I was asked in New York City: Do you like my clothes?
I’m talking to my tape recorder, walking down the road
But on Friday night, I’m, purified that my feet don’t touch the floor
When the rubber meets the road, in between my toes…

About jselbo

Jule Selbo's latest book, 10 DAYS, A Dee Rommel Mystery, the first in a mystery/crime series, received a starred review on Kirkus and just landed on Kirkus Top Five List of Crime/Mystery books from independent publishers. It's also a finalist in the best of Foreword Review and Maine Literary Award. She absconded from Hollywood (and her work there as a produced screenwriter)to Portland Maine to write novels. Other books include Find Me in Florence, Dreams of Discovery -The John Cabot Story and Breaking Barriers - Based on the Life of Laura Bassi. The next book in the Dee Rommel series: 9 DAYS, A Dee Rommel Mystery was released in September 2022 and is nominated for a Clue Award and received a starred Kirkus Review. 8 DAYS, the third in the series, is scheduled for release November 2023 and Jule is now working in 7 DAYS.
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7 Responses to Neurodivergent Characters vs Neurotypical Ones :: Do We Mix and Match?

  1. Anne says:

    Wow, Jule. What a clear example of the rabbit holes we can go into as we seek to be aware of differences and the impact of such differences on our lives. This speaks to pretty much every arena one could explore! Thanks for the interesting and thought-provoking (and somewhat amusing) piece!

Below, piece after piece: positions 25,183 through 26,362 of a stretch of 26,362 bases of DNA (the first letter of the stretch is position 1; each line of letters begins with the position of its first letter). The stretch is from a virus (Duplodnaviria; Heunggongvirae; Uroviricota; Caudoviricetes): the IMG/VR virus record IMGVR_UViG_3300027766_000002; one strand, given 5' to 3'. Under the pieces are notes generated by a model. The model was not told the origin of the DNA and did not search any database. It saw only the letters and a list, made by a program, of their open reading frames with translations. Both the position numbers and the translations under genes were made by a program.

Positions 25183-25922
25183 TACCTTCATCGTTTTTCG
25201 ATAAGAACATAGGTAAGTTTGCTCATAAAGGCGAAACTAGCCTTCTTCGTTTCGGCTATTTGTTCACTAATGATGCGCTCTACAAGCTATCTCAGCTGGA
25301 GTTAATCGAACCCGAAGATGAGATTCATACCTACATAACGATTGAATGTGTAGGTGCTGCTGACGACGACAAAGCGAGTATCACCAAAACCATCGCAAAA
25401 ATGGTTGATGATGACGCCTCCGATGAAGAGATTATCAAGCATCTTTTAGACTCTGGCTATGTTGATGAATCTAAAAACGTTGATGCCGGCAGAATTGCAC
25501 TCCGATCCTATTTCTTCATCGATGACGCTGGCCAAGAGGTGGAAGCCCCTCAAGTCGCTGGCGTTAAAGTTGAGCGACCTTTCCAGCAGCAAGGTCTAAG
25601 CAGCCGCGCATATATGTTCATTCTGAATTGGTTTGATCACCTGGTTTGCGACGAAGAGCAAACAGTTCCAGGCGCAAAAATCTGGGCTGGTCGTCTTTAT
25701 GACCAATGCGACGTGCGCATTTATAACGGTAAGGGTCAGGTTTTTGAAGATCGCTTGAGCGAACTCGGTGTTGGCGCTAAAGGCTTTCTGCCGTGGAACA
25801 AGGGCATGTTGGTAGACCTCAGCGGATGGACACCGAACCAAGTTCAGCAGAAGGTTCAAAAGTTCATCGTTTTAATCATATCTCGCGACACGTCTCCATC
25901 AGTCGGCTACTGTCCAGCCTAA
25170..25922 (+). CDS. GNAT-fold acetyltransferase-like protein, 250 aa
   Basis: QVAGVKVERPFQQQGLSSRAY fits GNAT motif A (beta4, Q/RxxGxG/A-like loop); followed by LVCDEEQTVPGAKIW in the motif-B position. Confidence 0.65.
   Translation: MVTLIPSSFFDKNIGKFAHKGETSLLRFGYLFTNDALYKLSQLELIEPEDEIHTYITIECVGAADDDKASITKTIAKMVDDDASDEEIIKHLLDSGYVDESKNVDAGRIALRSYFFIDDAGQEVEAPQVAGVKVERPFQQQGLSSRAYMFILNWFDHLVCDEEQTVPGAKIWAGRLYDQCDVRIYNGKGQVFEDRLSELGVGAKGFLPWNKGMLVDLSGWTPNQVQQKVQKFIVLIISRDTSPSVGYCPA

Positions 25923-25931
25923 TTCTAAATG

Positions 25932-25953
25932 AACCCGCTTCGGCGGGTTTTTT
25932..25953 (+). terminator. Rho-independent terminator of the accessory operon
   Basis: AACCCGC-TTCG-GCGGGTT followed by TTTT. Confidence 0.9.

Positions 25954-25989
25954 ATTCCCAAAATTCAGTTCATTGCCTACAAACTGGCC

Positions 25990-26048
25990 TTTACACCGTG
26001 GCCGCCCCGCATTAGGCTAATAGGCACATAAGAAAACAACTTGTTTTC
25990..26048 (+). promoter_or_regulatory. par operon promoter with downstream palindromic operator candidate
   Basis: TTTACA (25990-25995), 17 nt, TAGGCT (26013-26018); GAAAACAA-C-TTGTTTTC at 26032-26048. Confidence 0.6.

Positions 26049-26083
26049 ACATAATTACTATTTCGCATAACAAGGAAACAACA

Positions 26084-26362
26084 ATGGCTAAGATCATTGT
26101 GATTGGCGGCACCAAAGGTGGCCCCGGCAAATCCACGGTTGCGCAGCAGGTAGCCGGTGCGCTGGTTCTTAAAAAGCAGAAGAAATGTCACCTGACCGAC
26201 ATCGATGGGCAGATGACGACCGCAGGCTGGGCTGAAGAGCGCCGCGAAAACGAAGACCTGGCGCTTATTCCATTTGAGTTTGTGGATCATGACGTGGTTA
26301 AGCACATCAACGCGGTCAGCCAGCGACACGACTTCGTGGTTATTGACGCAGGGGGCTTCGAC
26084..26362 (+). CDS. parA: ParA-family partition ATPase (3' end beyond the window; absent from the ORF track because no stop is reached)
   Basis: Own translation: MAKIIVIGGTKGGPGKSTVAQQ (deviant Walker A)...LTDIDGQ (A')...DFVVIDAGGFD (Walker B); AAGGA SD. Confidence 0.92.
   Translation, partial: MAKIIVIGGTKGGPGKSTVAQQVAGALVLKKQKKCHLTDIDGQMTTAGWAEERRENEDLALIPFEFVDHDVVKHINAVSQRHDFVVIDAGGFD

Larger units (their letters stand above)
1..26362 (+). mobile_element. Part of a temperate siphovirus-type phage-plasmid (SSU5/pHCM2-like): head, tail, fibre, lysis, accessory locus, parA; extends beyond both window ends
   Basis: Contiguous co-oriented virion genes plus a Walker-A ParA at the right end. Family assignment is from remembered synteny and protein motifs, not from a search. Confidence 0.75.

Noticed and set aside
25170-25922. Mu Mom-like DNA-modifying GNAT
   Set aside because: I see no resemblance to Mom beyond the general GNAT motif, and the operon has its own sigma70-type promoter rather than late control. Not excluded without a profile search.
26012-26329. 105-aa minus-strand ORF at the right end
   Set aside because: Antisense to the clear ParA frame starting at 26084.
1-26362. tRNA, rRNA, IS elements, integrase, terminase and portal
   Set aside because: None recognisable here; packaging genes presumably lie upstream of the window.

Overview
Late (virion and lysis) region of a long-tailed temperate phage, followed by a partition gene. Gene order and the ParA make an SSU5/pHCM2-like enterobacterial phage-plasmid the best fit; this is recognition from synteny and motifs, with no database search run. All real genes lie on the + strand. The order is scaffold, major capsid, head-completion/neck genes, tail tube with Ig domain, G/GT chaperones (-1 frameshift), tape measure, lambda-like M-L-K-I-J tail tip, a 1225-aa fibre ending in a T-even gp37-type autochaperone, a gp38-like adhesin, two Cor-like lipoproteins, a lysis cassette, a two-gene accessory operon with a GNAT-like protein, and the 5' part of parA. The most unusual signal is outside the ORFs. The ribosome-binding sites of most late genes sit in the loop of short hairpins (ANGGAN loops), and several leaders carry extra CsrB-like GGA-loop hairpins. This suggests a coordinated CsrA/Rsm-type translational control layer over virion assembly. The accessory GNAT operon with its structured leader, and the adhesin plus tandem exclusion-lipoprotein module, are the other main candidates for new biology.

• Jule Selbo says:

      Anne – appreciate the reply! I could’ve gone on forever – sometimes I think people latch on to the amazing word and want it to fit everything! But it did make me think about balancing types of characters in a book –

  2. Anonymous says:

    After reading your comments, I realize that the neurodivergent tendencies we write into our works are the ones that catch someones attention, neuro normal is the counterpoint that sharpens that point, and it all leads to interest, as most people have some sort of divergent thinking, one way or another.

  3. Anonymous says:

    yeah – agree

  4. John Clark says:

    The term and topic has been big in YA fiction for quite a while. For example, here’s a list of such titles collected by Goodreads.

  5. Amber Foxx says:

    I heard part of the interview with Byrne, and agree, it was intriguing. He’s a good example of how people on the spectrum range far beyond the nerd, geek, etc. to include musicians, actors, writers, and others. In order to function socially, actors and writers with autism have spent their whole lives working to understand how neurotypical people think and feel, and that constant study affects their creative work. So does their effort at masking autism–trying to act like an NT. (To my knowledge, the term Asperger’s is out of favor because Hans Asperger was a Nazi sympathizer, though not a Nazi.) The greatest challenge in everyday life, in my opinion, is the way NTs drop hints and infer from hints. This social process is far easier to navigate in fiction, when I can observe my characters and understand them without the need to be part of the interaction myself. (That may not have made sense–it’s a hard thing to describe.) I think everyone is a bit eccentric in some way, but I don’t think everyone is a bit neurodivergent. Writing this made me think of Byrne’s virtual reality show/experiment in which people get to feel what it’s like to inhabit the body of a 12-inch doll. (Thanks for the link to that!) I could go on, but I’ll save the thoughts for my own blog post at some point. Maybe. Eventually.

  6. Tim Qiueeney says:

    Nice piece on the multifarious multiplicity of major and minor characters, Jule.


    Love the big suit